I went to Dubai to finish high school next to my family. Once that was done I moved to the US for University where I’m attending Arizona State University. I joined the school’s triathlon team right away and started training for the olympic distance which is how long the collegiate races are. I trained and tried improving but never really did throughout that year. I would always swim under my potential, my bike would improve throughout the year and the run would always end earlier due to stomach cramps.
By the end of my first college year I was doing great in school but my triathlon career hadn’t improved and I wasn’t really enjoying that… So, once I got to Dubai in the summer to visit my family, I got a triathlon coach: Tony Hchaime. I told him about my goals and we started training for the next collegiate season. Now I had a training plan, was doing things I didn’t even know had anything to do with triathlon and slowly noticed my bike and run improving significantly.
The 70.3 thing:
At the end of the summer of 2015, Ironman 70.3 Arizona was announced for the first time. Since it is right out of my door I decided to register for it. I registered and in the weeks following I investigated the whole 70.3 thing. With my coach’s help I noticed that I had a real chance in this “new sport” and I told him that I wanted to focus on 70.3 because I really thought I could qualify for the World Championships the following year in Gold Coast, Australia and do well. I think he was a little more happy than me at the time. When I made this decision I decided to grow a mustache until I qualified for Worlds. We had only been training for a few months together and he already knew me well enough to know that that’s what I was meant to focus on. We changed my training right away. He noticed that on my longer runs I was getting GI (gastrointestinal) problems that where significantly slowing me down. Then I told him about all the races that had been ruined for me because of that. Immediately after he made me change my diet and had me seeing a nutritionist. I started cooking all my meals and since although I like cooking, I’m not a huge fan of it, my meals became very identical; In the morning before practice/ school I’ll have an yogurt parfait with granola and fruits or some eggs with sausage and vegetables, always accompanied by home brewed coffee. Then I’ll bring to school a lunch box, half-filled with white rice, half-filled with chicken and salad. After all the training’s done I’ll have some kind of steak with potatoes and salad. Beyond that I heat fruits and cereal bars throughout the day (tons of water too!) and my training/ race nutrition is based on GU’s (preferably the salted-watermelon ones). Thankfully this has almost completely healed my stomach already and shows a very promising future. Around this time I had the pleasure of being one of the first athletes to be a part of the Slash/ BR triathlon team which meant great support and a bit more pressure for better results.
All the training was done. I have basically improved as much as I ever could and was as ready as I could be for the race. A week before the race I started having trouble sleeping because of all the nerves… I prayed for help and thankfully by race day I was nervous free and all ready to go. One thing’s for sure, all the training was done and I was completely rested after a week of tampering so it was Go time! The night before the race I got my things ready and slept a solid 7 hours after skipping my coach for some last minute advice. I woke up, went for a 10min run, did some warm up exercises and had my pre-race oatmeal breakfast. The morning of the race all the roads around my house were closed (I live right in front of the course) and so my roommate (who also raced) and I had some trouble getting to the race… We still got there with around 30min to spare so I got my transition ready: bike hanging, shoes open, filled with baby powder hanging from the bike, aero helmet upside down hanging from the tri-bars, 2 water bottles filled and cold on the bike, hat and big number on the floor with running shoes and socks in front. Now thing like you were me staring at the bike… Where the hell are the GU’s?? I thought about it… yap, they were home. So much for a gel every 20-30min, I’m just gonna grab one in each aid station (Tip: instead of freaking out, think of a solution ASAP). This didn’t end up so bad, instead of having 5 gels like I had planned, I had 3 but they were pretty spaced and it still worked.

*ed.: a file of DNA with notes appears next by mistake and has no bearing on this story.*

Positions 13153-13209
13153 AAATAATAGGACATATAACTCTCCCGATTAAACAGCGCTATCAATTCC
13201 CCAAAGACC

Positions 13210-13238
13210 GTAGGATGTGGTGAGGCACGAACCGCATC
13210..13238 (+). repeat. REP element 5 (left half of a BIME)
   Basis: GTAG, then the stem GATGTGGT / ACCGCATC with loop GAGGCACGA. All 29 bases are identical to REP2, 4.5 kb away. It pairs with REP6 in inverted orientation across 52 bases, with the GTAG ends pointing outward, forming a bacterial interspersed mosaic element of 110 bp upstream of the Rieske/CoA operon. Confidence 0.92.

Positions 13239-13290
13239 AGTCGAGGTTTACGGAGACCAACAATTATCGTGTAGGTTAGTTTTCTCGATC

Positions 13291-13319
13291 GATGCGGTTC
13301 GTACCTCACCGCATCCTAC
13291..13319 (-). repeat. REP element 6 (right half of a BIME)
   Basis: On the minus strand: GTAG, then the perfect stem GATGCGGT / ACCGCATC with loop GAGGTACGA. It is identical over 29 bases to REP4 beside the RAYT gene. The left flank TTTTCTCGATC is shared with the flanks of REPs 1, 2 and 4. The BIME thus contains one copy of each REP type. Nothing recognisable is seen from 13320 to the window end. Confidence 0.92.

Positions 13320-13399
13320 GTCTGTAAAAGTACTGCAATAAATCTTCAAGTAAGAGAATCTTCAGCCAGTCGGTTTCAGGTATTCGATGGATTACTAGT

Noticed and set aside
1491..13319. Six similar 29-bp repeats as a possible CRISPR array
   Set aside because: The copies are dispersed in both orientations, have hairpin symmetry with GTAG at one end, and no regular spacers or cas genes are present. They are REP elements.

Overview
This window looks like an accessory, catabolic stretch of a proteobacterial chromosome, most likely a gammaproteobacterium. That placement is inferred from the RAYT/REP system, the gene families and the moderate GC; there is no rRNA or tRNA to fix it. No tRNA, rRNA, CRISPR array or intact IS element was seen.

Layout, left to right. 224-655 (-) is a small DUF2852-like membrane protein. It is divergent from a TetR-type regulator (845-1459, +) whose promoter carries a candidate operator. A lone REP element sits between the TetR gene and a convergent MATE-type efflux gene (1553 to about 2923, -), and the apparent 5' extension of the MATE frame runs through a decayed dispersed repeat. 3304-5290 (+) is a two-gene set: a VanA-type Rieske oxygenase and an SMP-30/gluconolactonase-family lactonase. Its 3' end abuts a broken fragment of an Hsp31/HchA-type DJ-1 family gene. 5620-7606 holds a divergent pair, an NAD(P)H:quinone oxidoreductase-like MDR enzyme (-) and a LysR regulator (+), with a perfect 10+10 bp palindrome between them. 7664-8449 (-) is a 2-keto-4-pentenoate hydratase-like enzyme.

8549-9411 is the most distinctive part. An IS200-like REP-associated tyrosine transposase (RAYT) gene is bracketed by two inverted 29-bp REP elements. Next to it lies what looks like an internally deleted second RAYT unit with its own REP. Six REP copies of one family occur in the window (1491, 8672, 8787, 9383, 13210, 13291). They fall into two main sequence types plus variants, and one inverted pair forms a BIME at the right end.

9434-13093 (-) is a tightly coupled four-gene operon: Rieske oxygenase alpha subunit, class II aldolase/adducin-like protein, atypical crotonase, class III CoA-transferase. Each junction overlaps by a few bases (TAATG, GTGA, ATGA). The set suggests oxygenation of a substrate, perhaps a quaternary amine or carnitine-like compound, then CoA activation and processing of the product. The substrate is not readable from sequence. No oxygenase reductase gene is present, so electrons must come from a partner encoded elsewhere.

6:55AM: I had just put my race goggles on, followed by the UAE flagged cap and then the race cap when we heard “Male 18 to 29! Get in the water.”. It’s go time.
As some of you might know the World Championship slot is given to the finisher of each age-group and then rolled down in case the winner doesn’t accept it or was already qualified. My plan on the swim, being my strongest suit, was to lead. And so I did. I sprinted to the lead, found what I thought was my plan, and led the first 1800m. After fighting through so many waves who had started before us, followed by two other guys, with 100m to go they both sprint past me and leave me to get out of the water in third. My wave was composed of my age-group and the one after so I figured they were both part of the older age-group, little did I know that they weren’t. In my mind I was in first. 30 minutes marked my watch when I climbed the lake’s stairs “that’s a few minutes over my goal… damn it.” I flew past transition in just over a minute (Tip: practice transitions beforehand, there’s no need wasting time/ energy on basic things like putting your helmet on…).